Libyan factions hold talks in Cairo

Doubts remained last night about whether a direct meeting in Cairo between the head of the Government of National Accord Fayez Al Sarraj and Field Marshal Khalifa Haftar would go ahead.

Prime minister of Libya’s UN-backed Government of National Accord (GNA), Fayez Al Sarraj, left, and Field Marshal Khalifa Haftar, right, the military leader of the so-called Libyan National Army and Libya’s parallel parliament based in the eastern city of Tobruk.   Emmnuel Dunand/AFP Photo and Abdullah Doma/AFP
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Libya’s UN-backed prime minister and the country’s most powerful military commander held indirect talks in Cairo on Tuesday to end more than two years of civil war which has brought chaos to the country.

But doubts remained last night about whether a meeting in Cairo between the head of the Government of National Accord, Fayez Al Sarraj and Field Marshal Khalifa Haftar would go ahead. Egypt has urged the two men to come together to resolve a political impasse between the GNA, based in Tripoli, and the country’s House of Representatives parliament based in Tobruk, to which Field Marshal Haftar is allied.

While the substance and extent of Tuesday’s negotiations were unclear, GNA spokesman Ashraf Al Tulty said the talks would see a “180-degree turn” if Field Marshal Haftar, who has previously rejected the GNA, agrees to take a role within its governing structure.

Until now the GNA has refused to guarantee a role for Field Marshal Haftar, leading the House of Representatives to reject a UN plan, the Libya Political Agreement, which would see the GNA established as a unity government with parliament fulfilling the role of national legislature.

Egypt is spurred by a desire, in common with neighbours Algeria and Tunisia, to end the civil war which is causing instability across the region. Cairo says militants armed with Libyan weapons are battling its security forces in the Sinai peninsular. Tunisia, on Libya’s western border, has similar anxieties after a string of attacks by ISIL fighters trained in Libya.

Equally concerned is Italy, which is coping with record levels of migration through Libya across the Mediterranean. Rome accepted a record 180,000 migrants last year, mostly transiting through Libya from Sub-Saharan Africa, and the issue has become politically sensitive in both Italy and the European Union as a whole.

Italy, together with Malta, current holder of the rotating EU presidency, has begun talks with Mr Al Sarraj about joint action both to intercept migrant smugglers at sea and to break up powerful militias who profit from the trade on land.

But EU diplomats say that, with militias battling each other in Tripoli as well as fighting Field Marshal Haftar’s forces further east, there is no effective way of policing the migrant trafficking routes.

Field Marshal Haftar, commander of the country’s most powerful military force, the Libya National Army, is regarded by diplomats as the key to any peace process working.

He has already secured strong support from Russia. On January 11, he was invited aboard Russian aircraft carrier Admiral Kuznetsov, steaming off the Libyan coast, for a telephone conversation about joint military cooperation with Moscow’s defence minister Sergei Shoigu.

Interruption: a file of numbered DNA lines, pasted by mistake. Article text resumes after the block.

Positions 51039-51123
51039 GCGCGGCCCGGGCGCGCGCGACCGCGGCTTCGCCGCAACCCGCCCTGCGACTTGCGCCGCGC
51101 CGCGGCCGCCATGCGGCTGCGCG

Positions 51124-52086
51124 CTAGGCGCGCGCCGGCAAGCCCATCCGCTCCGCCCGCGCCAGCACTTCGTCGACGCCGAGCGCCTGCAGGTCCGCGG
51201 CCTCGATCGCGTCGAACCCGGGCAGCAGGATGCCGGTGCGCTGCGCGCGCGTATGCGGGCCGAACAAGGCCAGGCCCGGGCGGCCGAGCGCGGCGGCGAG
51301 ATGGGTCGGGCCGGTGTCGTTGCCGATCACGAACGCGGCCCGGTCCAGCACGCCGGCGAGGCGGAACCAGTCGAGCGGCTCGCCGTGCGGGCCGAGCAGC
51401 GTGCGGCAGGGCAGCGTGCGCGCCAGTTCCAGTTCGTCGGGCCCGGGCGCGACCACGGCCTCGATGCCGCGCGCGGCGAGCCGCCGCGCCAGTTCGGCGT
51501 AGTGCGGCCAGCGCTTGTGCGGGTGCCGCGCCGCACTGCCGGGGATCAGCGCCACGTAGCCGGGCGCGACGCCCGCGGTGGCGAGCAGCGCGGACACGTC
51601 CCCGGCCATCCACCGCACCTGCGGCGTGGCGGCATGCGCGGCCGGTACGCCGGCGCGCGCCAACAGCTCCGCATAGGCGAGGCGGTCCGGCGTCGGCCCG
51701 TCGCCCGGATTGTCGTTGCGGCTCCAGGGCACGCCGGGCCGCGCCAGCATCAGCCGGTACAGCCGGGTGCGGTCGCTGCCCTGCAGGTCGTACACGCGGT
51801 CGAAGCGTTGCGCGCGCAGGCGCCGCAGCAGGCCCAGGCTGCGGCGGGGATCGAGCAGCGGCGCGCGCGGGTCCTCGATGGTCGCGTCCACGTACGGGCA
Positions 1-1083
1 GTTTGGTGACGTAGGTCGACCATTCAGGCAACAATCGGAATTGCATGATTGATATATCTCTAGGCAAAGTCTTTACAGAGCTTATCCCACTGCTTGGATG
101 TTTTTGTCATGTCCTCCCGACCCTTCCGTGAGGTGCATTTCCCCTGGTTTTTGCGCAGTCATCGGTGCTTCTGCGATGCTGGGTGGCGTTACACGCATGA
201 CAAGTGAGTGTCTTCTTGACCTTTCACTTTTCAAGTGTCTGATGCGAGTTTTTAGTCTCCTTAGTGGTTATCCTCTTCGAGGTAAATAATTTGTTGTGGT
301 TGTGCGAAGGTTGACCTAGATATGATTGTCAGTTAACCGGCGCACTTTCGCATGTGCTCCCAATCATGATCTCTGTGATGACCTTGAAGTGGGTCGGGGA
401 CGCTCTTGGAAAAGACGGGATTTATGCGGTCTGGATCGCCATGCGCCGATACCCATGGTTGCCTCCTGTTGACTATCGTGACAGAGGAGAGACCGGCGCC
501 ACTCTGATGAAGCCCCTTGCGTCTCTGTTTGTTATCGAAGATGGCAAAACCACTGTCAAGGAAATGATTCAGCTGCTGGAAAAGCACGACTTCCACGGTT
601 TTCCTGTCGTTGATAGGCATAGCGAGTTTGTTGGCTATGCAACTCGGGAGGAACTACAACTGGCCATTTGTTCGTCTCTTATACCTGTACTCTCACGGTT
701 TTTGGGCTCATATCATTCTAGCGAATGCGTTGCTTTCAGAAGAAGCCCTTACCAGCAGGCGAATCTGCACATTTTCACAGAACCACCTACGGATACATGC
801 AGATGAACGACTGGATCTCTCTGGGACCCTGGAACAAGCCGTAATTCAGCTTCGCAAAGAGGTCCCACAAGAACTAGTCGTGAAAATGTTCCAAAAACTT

This week Italy’s ambassador to Libya, Guiseppe Perrone, called for Field Marshal Haftar to have a role in a “unified military organisation” which can tackle both migrant traffickers and ISIL units in the country.

Mr Perrone’s comments echo those of British foreign secretary Boris Johnson, another key GNA-backer, who said last week: “That’s the crucial question: how to make sure that Haftar is in some way integrated into the government of Libya.”

But there is no agreement yet on what role Field Marshal Haftar should have. The House of Representatives in January last year refused to agree the Libya Political Agreement unless it retained the power to appoint the country’s commander-in-chief, with Field Marshal Haftar its preferred candidate. His capture of four central oil ports, giving the House of Representatives command of Libya’s biggest oil region, known as the oil crescent, last September saw them promote him to Field Marshal, Libya’s highest military rank.

But Mr Al Sarraj is unlikely to win support from all members of the GNA in Tripoli to give Field Marshal Haftar such a role, and the city’s militias, fearing for their future, are also likely to reject the move.

Nevertheless, Cairo will feel it has at least made the first move in encouraging the sides to talk, with the United Nations Support Mission for Libya (UNSMIL) having failed to achieve unity through its own talks process, and Egypt is likely to continue to press Mr Al Sarraj and Field Marshal Haftar to communicate in the coming days.

The UN is taking a back seat in the Cairo talks, with uncertainty over who will replace its outgoing chief, Martin Kobler, after Washington rejected the proposal of UN Secretary General Antonio Guterres that it be former Palestine prime minister Salam Fayyad.

Meanwhile, fighting continues in Libya on several fronts. On Friday the Libya National Army said it destroyed 40 vehicles belonging to a militia, the Benghazi Defence Brigades, which it said was threatening the oil crescent near the town of Hun. In Benghazi, the Libya National Army continues battling militias in two city centre enclaves, while in Tripoli a new militia alliance, Libyan National Guard, is battling rival militias in several districts of the city.